KU transportation woes weigh students down
Karachi, July 9 : The University of Karachi boasts some 25,000 students enrolled in
its evening and morning programmes combined. The students, majority of them
girls, come from far-flung areas of the metropolis to attend the university.
Despite having a large student base, which makes it undoubtly the largest public
sector university in the country, there is as yet no adequate and reliable
transport system available for the students, which could provide them with a
safe and comfortable journey to and from the university. The evening students
are the worst affectees, for not only are they charged higher but they also do
not have the luxury of traveling by the university buses.
about the state of affairs surrounding the KU transport system, the university
administration had its own sordid tale to offer: insufficient funds were cited
as the prime reason for bringing the transport sector to this deplorable state.
Prof. Khalid Muhammad, Head of the Department of Microbiology and Chairman of
the Transport Committee since 2003, admitted that the KU transport was in an
appalling state but narrated his side of story, to express his inability in the
face of innumerable problems. Khalid said, žTo accommodate such a large number
of students is an uphill task, but we have been managing the affairs with
minimum resources available to us,Ó adding, žThe students are charged three
rupees one way from university to any point in the city; from NIPA it is only
one rupee, which is clearly not enough, as the rising prices of the diesel have
increased the operational expenses of the Committee. Our expenditure at the end
of the fiscal year 2006 was Rs10.71 million, while the university chipped in
with a subsidy of Rs10.37 million.Ó
Until a while back, some buses would
take the students from the Silver Jubilee and Muskan gates to the departments,
which saved students from walking long distances in the scorching weather. The
service has been discontinued, causing great distress to the students. Prof
Khalid defended the decision saying, the students were not cooperating in the
successful running of the service. Majority of them seeks lift from private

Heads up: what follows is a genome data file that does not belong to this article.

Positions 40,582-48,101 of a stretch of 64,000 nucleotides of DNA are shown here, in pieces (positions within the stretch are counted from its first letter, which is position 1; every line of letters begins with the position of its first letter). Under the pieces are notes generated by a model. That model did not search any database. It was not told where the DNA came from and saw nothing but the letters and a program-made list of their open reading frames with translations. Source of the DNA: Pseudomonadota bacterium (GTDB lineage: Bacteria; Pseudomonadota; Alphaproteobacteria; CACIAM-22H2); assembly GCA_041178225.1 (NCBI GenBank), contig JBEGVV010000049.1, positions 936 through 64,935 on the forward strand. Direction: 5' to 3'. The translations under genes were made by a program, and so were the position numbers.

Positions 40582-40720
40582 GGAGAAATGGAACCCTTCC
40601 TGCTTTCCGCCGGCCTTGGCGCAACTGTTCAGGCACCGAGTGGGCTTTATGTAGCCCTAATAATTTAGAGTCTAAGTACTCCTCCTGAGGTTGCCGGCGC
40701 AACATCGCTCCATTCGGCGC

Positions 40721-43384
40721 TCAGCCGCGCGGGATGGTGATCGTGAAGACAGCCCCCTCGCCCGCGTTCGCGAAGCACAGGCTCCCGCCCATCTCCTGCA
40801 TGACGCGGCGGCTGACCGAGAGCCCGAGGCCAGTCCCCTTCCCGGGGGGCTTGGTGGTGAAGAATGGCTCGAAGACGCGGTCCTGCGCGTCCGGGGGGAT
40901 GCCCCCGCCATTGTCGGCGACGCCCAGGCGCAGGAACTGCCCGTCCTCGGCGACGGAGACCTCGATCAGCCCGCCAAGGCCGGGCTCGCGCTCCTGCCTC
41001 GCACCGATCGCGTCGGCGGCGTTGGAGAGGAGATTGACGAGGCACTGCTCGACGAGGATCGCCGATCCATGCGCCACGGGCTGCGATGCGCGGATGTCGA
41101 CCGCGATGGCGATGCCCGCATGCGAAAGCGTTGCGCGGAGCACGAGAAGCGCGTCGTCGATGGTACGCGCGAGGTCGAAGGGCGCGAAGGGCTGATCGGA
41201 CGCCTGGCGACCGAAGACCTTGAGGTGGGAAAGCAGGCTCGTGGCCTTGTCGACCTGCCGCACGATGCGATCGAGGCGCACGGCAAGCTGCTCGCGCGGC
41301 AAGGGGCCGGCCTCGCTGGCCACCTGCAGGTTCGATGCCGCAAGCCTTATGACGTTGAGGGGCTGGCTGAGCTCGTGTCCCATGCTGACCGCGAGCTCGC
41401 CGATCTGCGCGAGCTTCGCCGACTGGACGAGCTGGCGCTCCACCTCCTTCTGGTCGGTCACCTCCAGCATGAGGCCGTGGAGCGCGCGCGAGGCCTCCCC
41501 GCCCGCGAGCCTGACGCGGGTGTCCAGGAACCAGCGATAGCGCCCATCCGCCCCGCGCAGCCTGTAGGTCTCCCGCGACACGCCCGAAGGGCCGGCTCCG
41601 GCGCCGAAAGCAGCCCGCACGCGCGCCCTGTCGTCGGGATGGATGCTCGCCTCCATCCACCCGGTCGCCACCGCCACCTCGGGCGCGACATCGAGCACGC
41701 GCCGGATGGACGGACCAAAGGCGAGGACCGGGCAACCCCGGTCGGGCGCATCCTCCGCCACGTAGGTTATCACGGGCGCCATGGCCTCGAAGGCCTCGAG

cars ignoring the buses. This attitude results in the discontinuation of
service,Ó he added.
There are always invariably more students in the
buses than the busesŪ capacity, which certainly is highly dangerous and has
often in the past caused major accidents. Hence, in the absence of proper buses,
majority of the students have to make their own travel arrangements; which means
using either personal conveyance or public transport that is not only expensive
but also cumbersome during the summer season. Some buses also ply between NIPA
and the university and carry about 1000 students at the peak hours, which is
indeed a great relief to the students.
Currently, the KU Transport
Committee manages the fleet of buses that picks and drops the students in the
morning and afternoon: 6.35 a.m. to 6.45 a.m., 1.30 p.m. and 4.00 p.m. from 25
designated points in the city, respectively. The fleet has 20 Hino buses that
are in relatively good condition, 11 Isuzu, three Nissan and nine Bedford buses.
However, it is very rare for all the buses to be in running condition at one
time and seven to eight buses need mechanics help almost everyday before they
are considered roadworthy. The sojourn of the students in the 31 obsolete and
rickety buses, emitting thick trail of smoke can hardly be termed comfortable. A
common sight of the university bus is that of both girls and boys hanging
precariously at its gates because of little or no space inside. The drivers,
driving at breakneck speed are by and large, oblivious to the situation inside
the buses. Whatever the official line, it is the students that bear the brunt in
Incensed at the situation, Ayesha Adeel, a student from the
Pharmacy Faculty added, žI come from North Nazimabad and face this ordeal every
day. It is just insane. The students and staff are packed in the bus like
sardines. Others cling to the door handles. Either the university or the
philanthropists must do something to save us from the humiliation and indignity
we go through everyday.Ó Gibran, a student from the Mass Communication
Department termed traveling by university bus a virtual ŽnightmareŪ and the
worst experience of his academic life.
There is another aggrieved party
that voiced its grievances when queried about their stance on the situation. The
drivers, numbering 32, complain about lower wages and long working hours,
despite the fact that they earn between Rs8000 to 10,000. It was surprising to
hear from one driver that žif the students choose to travel in the cramped
buses, then there is no reason to complainÓ. A novel comment indeed, considering
that the students hardly have any choice in this regard.
It is also
alleged that the conductors and drivers pocket money in league with committee
officials depriving the university of large sums money that could be used to buy
new buses and maintain the existing ones. However, Prof. Khalid refuted the
charge right away. He made it clear that until the fare for the students is
increased or some private party comes forth to manage the KU transport system,
things are not likely change. He pointed that the proposed new CNG buses that
are to join the fleet of Urban Transport System (UTS) should be allowed to pick
the students in about 30 to 40 buses and then drop them at the designated hours.
The UTS should be given a suitable amount for this service that could be borne
by the university or the government.
In the absence of a Mass Transit
System, this suggestion must be given a serious consideration. The corporate
sector could also donate buses to alleviate the suffering of the students. the news